After all of that depressing rumination on death and disseminated disease, it’s time for some Harold and Maida. Ahhh, The Millers… whenever I think about my ancient neighbors, it makes me smile, or giggle, (and hope they’re not on the floor unable to get up). It was Halloween the first time I met Dr. Miller. He was a spry 92 years when he shuffled across the street to give my boys some early treat-or-treating candy, “we’re too old to have people ringing the bell all night.” He welcomed us to the neighborhood, and reported a happy half-century in his (now crumbling, but still pretty) center brick Colonial. Harold was thrilled we were a family of doctors, and he rattled off his curriculum vitae culminating in his Reagan era retirement from surgery. As he hobbled back home, I just had to follow him to meet his bride, Maida, who was balancing on her tennis-balled walker, sporting wrap-around glaucoma glasses, compression stockings, and boatloads of chutzpah.

From that day, I kind of adopted the Millers (and they, me). I’m fascinated by their sustained marriage, their ability to endure unassisted, their quick minds inside of their failing bodies, their never-ending stream of flattery, and the ever funny predicaments that befall my ridiculously elderly friends.

“Oh, Britta…” (Maida’s pet name for me), “it’s just so nice to have someone pretty to look at over here.”
“Deep down, you really are a good, Jewish girl.”
“Harold had three cocktails…. we spent most of the flight thinking he was dead.”
“Please don’t worry about us, Britta. We’re decrepit, but we can still find the remote.”

Over the years, I’ve spent dozens of mornings at their Formica kitchen set to share my pumpkin bread and little boy news. If the kids request a quick visit on the way home from the bus stop, the Millers can be found having drinks in the living room at 4. They still take the car out for lunching (yikes), and Maida still makes the pot roast on Sunday. If I offer to do a bit of grocery shopping for them, they mostly refuse… or only need vodka. But now (at ages 96 and 89), Harold (but not Maida) has decided it’s time to sell the house.

Maida’s very suspicious of the real estate agent that knocked on their door this summer and offered them a million dollars for a house bought for little more than what we’ve spent on Legos. She’s doesn’t trust this “shyster” who is trying to dupe her out of her home, despite the completely generous offer (and the fact that Maida keeps falling down the stairs). “And you know what, Britta? I think she is going to rip everything out!” I look around at this 1962 time capsule with its sagging ceilings, duct-taped carpets, peeling linoleum, and black-mold encrusted windows… and I see a too-big house that could kill them in a half a hundred ways.

But this is the home of a successful surgeon and his family. Their son was married in the back yard. Maida remains furious that the neighbor’s gardener ruined her grapevines and apple trees—a dispute with the Jacobs that is 30 years strong. And she’s still proud of her living room, draped in cloths in anticipation of some future, uncover-worthy guests. A-Ma has suggested that the house is imbued with a superpower Chi, that it must be a Feng Shui nirvana for these two to keep plodding along like there are so many tomorrows. She has even snooped around the yard a few times attempting to grasp the energy of the Miller Stronghold, and finding it in spades, recommended that we buy this Magic House across the street. But I think Harold and Maida have found the secret to longevity by assuming that there will always be more time; because for them (for nearly a century!) there always has been. It’s hard to ignore the power of this kind of willful naiveté:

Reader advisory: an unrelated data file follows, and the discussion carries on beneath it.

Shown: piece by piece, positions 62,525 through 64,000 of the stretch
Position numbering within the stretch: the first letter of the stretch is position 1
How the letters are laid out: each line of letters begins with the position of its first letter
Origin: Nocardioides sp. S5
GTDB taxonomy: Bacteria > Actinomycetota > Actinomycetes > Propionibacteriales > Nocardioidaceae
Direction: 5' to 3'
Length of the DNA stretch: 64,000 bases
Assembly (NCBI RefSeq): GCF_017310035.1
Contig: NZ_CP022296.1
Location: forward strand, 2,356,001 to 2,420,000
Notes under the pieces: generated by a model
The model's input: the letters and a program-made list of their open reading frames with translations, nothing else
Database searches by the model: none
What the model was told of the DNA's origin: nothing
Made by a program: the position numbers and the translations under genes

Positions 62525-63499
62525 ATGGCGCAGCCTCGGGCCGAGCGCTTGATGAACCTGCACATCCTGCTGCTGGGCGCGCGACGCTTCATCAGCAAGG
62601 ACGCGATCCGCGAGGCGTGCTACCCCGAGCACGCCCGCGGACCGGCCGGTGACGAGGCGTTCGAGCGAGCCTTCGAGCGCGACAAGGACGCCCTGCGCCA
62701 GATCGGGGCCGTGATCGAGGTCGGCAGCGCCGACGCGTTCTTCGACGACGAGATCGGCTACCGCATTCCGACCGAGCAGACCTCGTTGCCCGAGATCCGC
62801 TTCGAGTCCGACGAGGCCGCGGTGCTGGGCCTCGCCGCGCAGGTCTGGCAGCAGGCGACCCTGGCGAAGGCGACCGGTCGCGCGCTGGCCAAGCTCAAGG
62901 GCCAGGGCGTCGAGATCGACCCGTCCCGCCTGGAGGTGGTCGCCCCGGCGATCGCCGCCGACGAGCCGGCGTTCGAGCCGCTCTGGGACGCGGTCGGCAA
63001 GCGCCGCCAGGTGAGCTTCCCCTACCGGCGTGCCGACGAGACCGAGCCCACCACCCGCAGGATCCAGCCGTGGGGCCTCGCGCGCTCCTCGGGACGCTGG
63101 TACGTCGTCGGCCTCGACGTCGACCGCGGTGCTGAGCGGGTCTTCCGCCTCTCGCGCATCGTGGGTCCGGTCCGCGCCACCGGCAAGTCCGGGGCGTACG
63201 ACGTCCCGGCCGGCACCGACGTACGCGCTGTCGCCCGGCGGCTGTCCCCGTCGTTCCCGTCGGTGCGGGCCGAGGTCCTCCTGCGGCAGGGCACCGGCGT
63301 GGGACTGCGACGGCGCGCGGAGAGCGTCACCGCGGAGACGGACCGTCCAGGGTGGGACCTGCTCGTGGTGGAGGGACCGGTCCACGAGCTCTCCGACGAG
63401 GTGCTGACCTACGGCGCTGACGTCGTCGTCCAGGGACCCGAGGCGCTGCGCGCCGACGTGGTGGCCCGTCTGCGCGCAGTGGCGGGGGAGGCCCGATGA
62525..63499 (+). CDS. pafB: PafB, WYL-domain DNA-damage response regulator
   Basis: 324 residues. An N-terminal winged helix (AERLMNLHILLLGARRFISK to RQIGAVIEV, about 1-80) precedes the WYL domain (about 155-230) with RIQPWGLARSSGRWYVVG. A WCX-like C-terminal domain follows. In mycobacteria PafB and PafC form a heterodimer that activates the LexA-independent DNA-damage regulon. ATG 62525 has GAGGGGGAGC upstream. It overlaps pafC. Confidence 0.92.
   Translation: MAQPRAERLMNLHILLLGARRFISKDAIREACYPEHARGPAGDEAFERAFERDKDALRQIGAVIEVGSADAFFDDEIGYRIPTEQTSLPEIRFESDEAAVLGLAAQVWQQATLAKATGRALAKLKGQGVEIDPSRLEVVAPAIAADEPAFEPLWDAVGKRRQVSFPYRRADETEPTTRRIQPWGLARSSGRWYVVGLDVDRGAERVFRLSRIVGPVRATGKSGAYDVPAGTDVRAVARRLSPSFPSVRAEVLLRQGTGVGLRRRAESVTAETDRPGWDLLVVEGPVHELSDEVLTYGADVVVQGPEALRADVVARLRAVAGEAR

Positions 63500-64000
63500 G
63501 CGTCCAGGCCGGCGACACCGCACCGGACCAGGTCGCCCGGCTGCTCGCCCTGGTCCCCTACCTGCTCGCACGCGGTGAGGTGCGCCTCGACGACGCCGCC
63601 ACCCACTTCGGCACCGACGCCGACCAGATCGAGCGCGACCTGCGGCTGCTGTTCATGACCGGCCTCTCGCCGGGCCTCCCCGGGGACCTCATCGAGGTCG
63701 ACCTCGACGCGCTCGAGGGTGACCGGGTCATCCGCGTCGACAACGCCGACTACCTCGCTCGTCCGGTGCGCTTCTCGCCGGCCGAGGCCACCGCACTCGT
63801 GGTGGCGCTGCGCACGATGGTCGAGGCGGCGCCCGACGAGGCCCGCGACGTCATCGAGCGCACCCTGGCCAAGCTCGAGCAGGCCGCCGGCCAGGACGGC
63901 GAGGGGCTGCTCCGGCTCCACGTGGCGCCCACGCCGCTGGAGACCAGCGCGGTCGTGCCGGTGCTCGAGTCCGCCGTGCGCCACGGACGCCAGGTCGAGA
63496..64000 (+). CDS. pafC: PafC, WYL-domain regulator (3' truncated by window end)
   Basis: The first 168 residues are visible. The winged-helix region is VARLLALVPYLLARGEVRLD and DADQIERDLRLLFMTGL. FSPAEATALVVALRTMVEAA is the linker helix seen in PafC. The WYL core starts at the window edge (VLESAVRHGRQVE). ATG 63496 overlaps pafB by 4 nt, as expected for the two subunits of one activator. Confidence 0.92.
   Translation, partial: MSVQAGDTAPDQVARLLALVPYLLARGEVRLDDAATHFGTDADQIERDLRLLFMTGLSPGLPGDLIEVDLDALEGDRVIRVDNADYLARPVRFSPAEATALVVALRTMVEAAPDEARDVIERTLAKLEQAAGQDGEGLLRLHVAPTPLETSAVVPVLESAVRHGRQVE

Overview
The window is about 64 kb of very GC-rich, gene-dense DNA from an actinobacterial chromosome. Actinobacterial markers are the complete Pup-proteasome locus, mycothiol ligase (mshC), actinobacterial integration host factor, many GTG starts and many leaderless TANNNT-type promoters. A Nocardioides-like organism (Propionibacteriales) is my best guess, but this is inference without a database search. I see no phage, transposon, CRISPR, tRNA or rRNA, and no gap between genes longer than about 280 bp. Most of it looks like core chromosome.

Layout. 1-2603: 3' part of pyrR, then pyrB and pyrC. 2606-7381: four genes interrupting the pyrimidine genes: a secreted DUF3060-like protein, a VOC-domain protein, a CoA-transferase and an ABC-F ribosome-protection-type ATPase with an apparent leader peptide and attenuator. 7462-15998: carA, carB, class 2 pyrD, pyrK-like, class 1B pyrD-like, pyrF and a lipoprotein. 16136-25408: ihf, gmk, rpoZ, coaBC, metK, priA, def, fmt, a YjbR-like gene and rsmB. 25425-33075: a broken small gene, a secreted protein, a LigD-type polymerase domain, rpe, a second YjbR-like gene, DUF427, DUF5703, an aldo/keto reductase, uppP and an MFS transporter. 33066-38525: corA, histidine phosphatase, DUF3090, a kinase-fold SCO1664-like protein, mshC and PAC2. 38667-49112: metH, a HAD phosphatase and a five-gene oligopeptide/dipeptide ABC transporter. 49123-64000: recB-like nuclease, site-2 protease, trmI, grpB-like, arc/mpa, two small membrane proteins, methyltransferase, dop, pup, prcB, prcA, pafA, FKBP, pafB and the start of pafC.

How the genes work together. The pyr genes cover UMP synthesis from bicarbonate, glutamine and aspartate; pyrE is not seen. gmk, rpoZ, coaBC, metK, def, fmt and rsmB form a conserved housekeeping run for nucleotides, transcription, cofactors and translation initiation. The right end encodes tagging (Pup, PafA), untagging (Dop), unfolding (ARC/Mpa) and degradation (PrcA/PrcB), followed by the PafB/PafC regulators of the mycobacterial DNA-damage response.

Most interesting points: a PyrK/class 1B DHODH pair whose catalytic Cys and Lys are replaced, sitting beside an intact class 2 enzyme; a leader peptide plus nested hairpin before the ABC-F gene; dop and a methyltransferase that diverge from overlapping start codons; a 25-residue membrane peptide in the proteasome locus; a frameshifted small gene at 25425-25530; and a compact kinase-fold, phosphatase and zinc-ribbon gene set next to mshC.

“Oh, if Jerry gets that job in Shanghai, we might go live over there for a couple of years…”

Although they spend half of the year living in a more assisted way in California, the Millers still fly back to the house where they began their married life, and spend the warmer months getting never-filled quotes for a Stannah Stairlift, gleefully yelling at political callers that they’re sworn to Obama, and sharing muffins with their butt-inski blonde neighbor who doesn’t bother knocking anymore. I’ve been coaching Maida to say, “yes” to everything: “Sell the house? Yes! Throw things away? Yes! Move to California? Yes! Yes! Yes!”

“Oh, Britta, this is a youthful way to think.”

I now have little doubt that Maida will botch the purchase and sale and hold on to her home until her final pot roast. I think the Millers will probably be our neighbors for another handful of Halloweens during which I will continue to worry about them coexisting with a stove and stairs. But I will butt-owski out of their decision to sell because, well, (in addition to it being none of my business) having them around just makes our life a bit brighter, funnier, fuller. While I’ve been morbidly fixated on “life is short,” the Millers are enduring proof that (maybe?) it’s not. For them, the house is likely a symbol that they still have time. And Maida’s not giving up one second. Not for a million dollars.